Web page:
If we were to tell you that you are a shareholder in a British bank you might be surprised. If we were to mention that that bank has been consistently running at a loss for a decade you may begin to worry about your investment. If we then said the organisation you’re invested in is accused of asset stripping compromised businesses to make a quick buck you probably wouldn’t believe us. Joining us to discuss RBS’ recent return to profit and whether it is now going to repay the British taxpayers is businessman, RBS victim and former CEO of Torex Retail PLC, Neil Mitchell.
The Royal Bank of Scotland was bailed out to the tune of $45 billion – in return, the managers systematically ripped off their own customers and undermined the British economy. After hearing countless accounts in the House of Commons last week about how business owners were deliberately and systematically bankrupted and then left to, by its own words, “hang themselves”, the government announced its intention to do… well, nothing.
Yesterday’s Parliamentary debate into RBS’ long-running scheme to bankrupt hundreds of business owners via its Global Restructuring Group was postponed after an “emergency debate” was called on the humanitarian crisis in Yemen. Sure, it’s selling arms to Saudi Arabia which is using those arms to murder, oppress and starve the Yemeni people, but there’s one surefire way to get the British Government to take foreign diplomacy seriously: threaten them with a banking inquiry.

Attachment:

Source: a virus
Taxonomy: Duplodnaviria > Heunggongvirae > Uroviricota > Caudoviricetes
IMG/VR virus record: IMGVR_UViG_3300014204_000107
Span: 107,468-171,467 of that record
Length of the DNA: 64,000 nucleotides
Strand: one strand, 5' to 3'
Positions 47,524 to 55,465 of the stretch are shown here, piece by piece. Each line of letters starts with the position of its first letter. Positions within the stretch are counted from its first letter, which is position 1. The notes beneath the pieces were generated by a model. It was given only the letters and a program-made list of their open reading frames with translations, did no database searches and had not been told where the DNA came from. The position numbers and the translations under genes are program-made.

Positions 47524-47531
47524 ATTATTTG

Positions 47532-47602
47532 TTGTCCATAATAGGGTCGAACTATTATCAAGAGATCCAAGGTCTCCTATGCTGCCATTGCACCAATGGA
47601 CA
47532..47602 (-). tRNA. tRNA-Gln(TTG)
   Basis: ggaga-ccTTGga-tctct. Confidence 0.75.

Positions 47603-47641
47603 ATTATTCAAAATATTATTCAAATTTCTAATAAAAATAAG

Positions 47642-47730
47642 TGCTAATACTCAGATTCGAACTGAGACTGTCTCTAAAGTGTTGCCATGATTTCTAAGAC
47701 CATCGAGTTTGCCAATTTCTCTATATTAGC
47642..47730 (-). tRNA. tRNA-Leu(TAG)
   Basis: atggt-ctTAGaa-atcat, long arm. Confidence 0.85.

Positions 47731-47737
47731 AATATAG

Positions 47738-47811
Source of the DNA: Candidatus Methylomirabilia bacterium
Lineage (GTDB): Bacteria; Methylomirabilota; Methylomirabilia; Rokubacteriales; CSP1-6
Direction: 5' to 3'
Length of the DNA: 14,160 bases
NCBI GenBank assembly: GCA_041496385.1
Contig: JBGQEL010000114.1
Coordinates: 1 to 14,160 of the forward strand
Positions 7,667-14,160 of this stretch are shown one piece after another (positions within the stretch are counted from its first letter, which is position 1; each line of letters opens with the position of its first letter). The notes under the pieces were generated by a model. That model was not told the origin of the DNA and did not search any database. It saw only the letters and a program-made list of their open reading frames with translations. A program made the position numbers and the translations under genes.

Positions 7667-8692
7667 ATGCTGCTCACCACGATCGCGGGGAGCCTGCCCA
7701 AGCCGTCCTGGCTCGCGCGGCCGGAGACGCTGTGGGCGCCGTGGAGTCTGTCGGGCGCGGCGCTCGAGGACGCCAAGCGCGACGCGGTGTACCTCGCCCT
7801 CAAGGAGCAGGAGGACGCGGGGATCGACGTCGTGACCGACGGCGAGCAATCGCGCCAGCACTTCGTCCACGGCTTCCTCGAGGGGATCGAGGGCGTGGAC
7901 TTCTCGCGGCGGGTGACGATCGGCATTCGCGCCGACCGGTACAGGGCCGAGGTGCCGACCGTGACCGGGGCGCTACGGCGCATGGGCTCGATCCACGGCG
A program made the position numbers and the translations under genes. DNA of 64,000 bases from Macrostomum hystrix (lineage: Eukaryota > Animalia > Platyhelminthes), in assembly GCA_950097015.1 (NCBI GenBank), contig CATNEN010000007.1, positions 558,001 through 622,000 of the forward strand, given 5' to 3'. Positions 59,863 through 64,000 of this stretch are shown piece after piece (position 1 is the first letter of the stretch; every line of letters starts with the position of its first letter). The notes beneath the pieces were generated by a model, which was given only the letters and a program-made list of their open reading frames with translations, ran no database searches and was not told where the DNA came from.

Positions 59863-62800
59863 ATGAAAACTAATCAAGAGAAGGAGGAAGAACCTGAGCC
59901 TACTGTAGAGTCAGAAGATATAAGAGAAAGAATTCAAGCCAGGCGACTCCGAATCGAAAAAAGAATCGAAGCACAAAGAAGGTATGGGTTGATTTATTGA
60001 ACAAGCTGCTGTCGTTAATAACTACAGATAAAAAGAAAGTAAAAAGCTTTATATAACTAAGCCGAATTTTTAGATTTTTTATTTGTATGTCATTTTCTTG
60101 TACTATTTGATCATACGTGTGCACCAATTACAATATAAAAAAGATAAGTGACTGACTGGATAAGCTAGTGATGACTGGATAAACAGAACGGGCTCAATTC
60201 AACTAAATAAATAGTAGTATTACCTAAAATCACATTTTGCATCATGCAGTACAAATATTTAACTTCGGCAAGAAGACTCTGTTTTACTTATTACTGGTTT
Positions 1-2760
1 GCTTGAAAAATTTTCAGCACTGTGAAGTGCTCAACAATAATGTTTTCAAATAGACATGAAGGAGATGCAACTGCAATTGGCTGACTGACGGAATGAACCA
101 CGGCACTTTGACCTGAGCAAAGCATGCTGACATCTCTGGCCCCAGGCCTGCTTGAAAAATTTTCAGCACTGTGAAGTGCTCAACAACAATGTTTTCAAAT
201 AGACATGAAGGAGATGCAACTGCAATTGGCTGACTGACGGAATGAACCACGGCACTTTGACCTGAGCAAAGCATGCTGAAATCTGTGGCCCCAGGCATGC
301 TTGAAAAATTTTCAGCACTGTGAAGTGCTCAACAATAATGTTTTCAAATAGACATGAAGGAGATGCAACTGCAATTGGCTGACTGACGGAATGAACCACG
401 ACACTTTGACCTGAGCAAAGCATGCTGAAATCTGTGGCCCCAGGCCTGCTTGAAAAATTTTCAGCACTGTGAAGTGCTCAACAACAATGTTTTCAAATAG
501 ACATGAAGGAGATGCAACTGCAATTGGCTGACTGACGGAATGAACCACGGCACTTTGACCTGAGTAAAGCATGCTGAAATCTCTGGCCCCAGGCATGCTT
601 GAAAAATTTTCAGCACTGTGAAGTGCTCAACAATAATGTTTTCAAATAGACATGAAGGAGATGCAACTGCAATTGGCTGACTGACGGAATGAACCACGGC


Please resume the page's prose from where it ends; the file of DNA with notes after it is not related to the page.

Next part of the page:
From the colonial-imperial wars of the early 19th century through to the 1950s in Syria and the early 1980s in Afghanistan and beyond, the objectives of the Western powers has always been the same – the drive for profits. In which we critique the role both the Right and the Left in Britain have, and are, playing in the propaganda process. Has there ever been an ethical dimension in relation to UK foreign policy in Syria and elsewhere?